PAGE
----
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D CLOSING CASE NAFTA 2.0: The USCMA In his 2016 presidential campaign, Donald Trump repeatedly criticized the North American Free Trade Agreement (NAFTA) as an unfair deal in which Americans had been taken to the cleaners by Mexico. Trump claimed that NAFTA had cost American manufacturers millions of jobs, even though there is little evidence to suggest this is the case. After becoming president, Trump stuck to his word and initiated a renegotiation of NAFTA. Trump's anti-NAFTA stance sent shockwaves through industry on both sides of the border. Since NAFTA was signed in 1994, trade between the United States, Canada, and Mexico has tripled to $1.3 trillion. In 2017, the United States exported $342 billion of goods and services to Canada, and $277 billion to Mexico, while importing $339 billion from Canada and $355 billion from Mexico. The U.S. ran a $2.8 billion surplus in trade with Canada, and a $69 billion deficit with Mexico. Canada and Mexico are now the largest export markets for the United States, accounting for a third of all U.S. exports, and the largest sources of imports behind China. The renegotiation of NAFTA was complicated by the fact that multilayered supply chains now span both sides of the U.S.-Mexico border. Nowhere is this more true than in the automobile industry. Auto parts manufactured in the United States may be shipped to plants in Mexico, where finished cars are assembled and then shipped back to the United States for final sale (the converse also occurs, with parts manufactured in Mexico being shipped to U.S. final assembly plants). In 2017, U.S. producers exported $21 billion of finished automobiles and automotive parts to Mexico, but imported $84 billion in autos and parts from Mexico. Without that $63 billion trade deficit in autos and auto parts, the United States would be running only a $6 billion trade deficit with Mexico. Perhaps because he recognizes the lopsided nature of trade in auto and auto parts between the United States and Mexico, President Trump has taken it upon himself to criticize auto producers that have moved production to Mexico or are planning to do so. Following criticism from Trump, Ford canceled plans to build a $1.6 billion auto assembly plant in Mexico. President Trump has also criticized General Motors, Toyota, and BMW for their plans to invest in Mexican assembly operations. Jawboning aside, as part of the NAFTA renegotiations, the Trump administration was looking at different options for restructuring trade with Mexico. These include placing tariffs on imports of autos from Mexico. In the end, on September 30, 2018, the Trump administration reached an agreement with Mexico and Canada on a revised version of D has taken it upon himself to criticize auto producers that have moved production to Mexico or are planning to do so. Following criticism from Trump, Ford canceled plans to build a $1.6 billion auto assembly plant in Mexico. President Trump has also criticized General Motors, Toyota, and BMW for their plans to invest in Mexican assembly operations. Jawboning aside, as part of the NAFTA renegotiations, the Trump administration was looking at different options for restructuring trade with Mexico. These include placing tariffs on imports of autos from Mexico. In the end, on September 30, 2018, the Trump administration reached an agreement with Mexico and Canada on a revised version of NAFTA. Known as the United States Mexico-Canada Agreement, or USMCA for short, this agreement must now be ratified by legislators in all three countries. The USMCA does make some changes to the 25-year-old NAFTA agreement. Most significantly, NAFTA required automakers to produce 62.5 percent of a vehicle's content in North America to qualify for zero tariffs. The USMCA raises that threshold to 75 percent. That's meant to force automakers to source fewer parts for a car assembled in North America from Germany, Japan, South Korea, or China. The new agreement also mandates that, by 2023, 40 percent of parts for any tariff-free vehicle must come from a so-called “high wage” factory. Those factories must pay a minimum of $16 an hour in average salaries for production workers, which is about triple the average wage in a Mexican factory right now. The Trump administration clearly hopes these provisions will increase the production of automobiles and component parts in the Page 291 United States. That may occur, but critics also note that the consequences may include higher costs to North American automobile producers, and higher prices for consumers. As of late 2019 the USMCA has yet to be ratified by the three countries (although ratification seems imminent). Until that occurs, NAFTA will remain in force. Sources: U.S. Census Bureau, www.census.gov/foreign-trade/index.html, accessed April 10, 2018; Robbie Whelan, "Gloom Descends on Mexico's NAFTA Capital," The Wall Street Journal, January 26, 2017, Dudley Althaus and Christina Rogers, “Donald Trump's NAFTA Plan Would Confront Globalized Auto Industry," The Wall Street Journal, November 10, 2016; William Mauldin and David Luhnow, "Donald Trump Posed to Pressure Mexico on Trade," The Wall Street Journal, November 21, 2016; and Siobhan Hughes et al., “Trump Tariffs Spark GOP Rift," The Wall Street Journal, March 5, 2018. Case Discussion Questions 1. On balance, do you think that NAFTA has been a net positive or negative for the United States economy? What about for the economies of Mexico and Canada? 2. Why do you think Donald Trump was so focused on renegotiating NAFTA during and after his successful presidential campaign? 3. What is your assessment of the USCMA? What are the potential benefits of this agreement for the United States? What are the costs? On balance, does this agreement represent an improvement over NAFTA? 4. On balance, is the USCMA good for Canada and Mexico?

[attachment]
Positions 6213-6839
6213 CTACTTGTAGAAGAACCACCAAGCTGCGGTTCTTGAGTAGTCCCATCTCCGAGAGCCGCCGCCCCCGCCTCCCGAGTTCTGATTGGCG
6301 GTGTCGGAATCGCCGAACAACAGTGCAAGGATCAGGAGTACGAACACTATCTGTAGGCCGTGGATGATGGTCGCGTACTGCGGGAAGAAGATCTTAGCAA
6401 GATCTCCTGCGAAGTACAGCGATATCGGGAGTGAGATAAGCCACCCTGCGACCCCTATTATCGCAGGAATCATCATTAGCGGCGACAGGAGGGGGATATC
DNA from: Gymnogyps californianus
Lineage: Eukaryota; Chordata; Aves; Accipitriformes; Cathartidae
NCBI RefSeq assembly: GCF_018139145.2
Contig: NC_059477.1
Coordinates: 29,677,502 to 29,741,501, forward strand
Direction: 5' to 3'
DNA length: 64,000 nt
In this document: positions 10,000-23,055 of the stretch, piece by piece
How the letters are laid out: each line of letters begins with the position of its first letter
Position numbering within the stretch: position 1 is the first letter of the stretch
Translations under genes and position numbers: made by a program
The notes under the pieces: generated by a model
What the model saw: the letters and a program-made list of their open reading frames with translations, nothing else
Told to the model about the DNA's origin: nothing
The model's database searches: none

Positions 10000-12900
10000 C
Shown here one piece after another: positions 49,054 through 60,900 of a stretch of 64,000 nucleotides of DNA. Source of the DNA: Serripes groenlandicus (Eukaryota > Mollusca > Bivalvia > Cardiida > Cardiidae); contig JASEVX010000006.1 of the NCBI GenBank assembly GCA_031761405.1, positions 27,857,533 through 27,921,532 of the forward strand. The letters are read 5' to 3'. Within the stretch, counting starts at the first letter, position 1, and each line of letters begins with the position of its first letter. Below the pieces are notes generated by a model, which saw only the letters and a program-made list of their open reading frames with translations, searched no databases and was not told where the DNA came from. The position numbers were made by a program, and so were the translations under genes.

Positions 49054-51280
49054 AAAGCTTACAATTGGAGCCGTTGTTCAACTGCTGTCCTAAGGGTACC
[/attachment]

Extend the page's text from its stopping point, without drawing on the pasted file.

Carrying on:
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Running head: US-MEXICO-CANADA AGREEMENT BENEFITS FOR UNITED STATES 1

US-Mexico-Canada Agreement Benefits for United States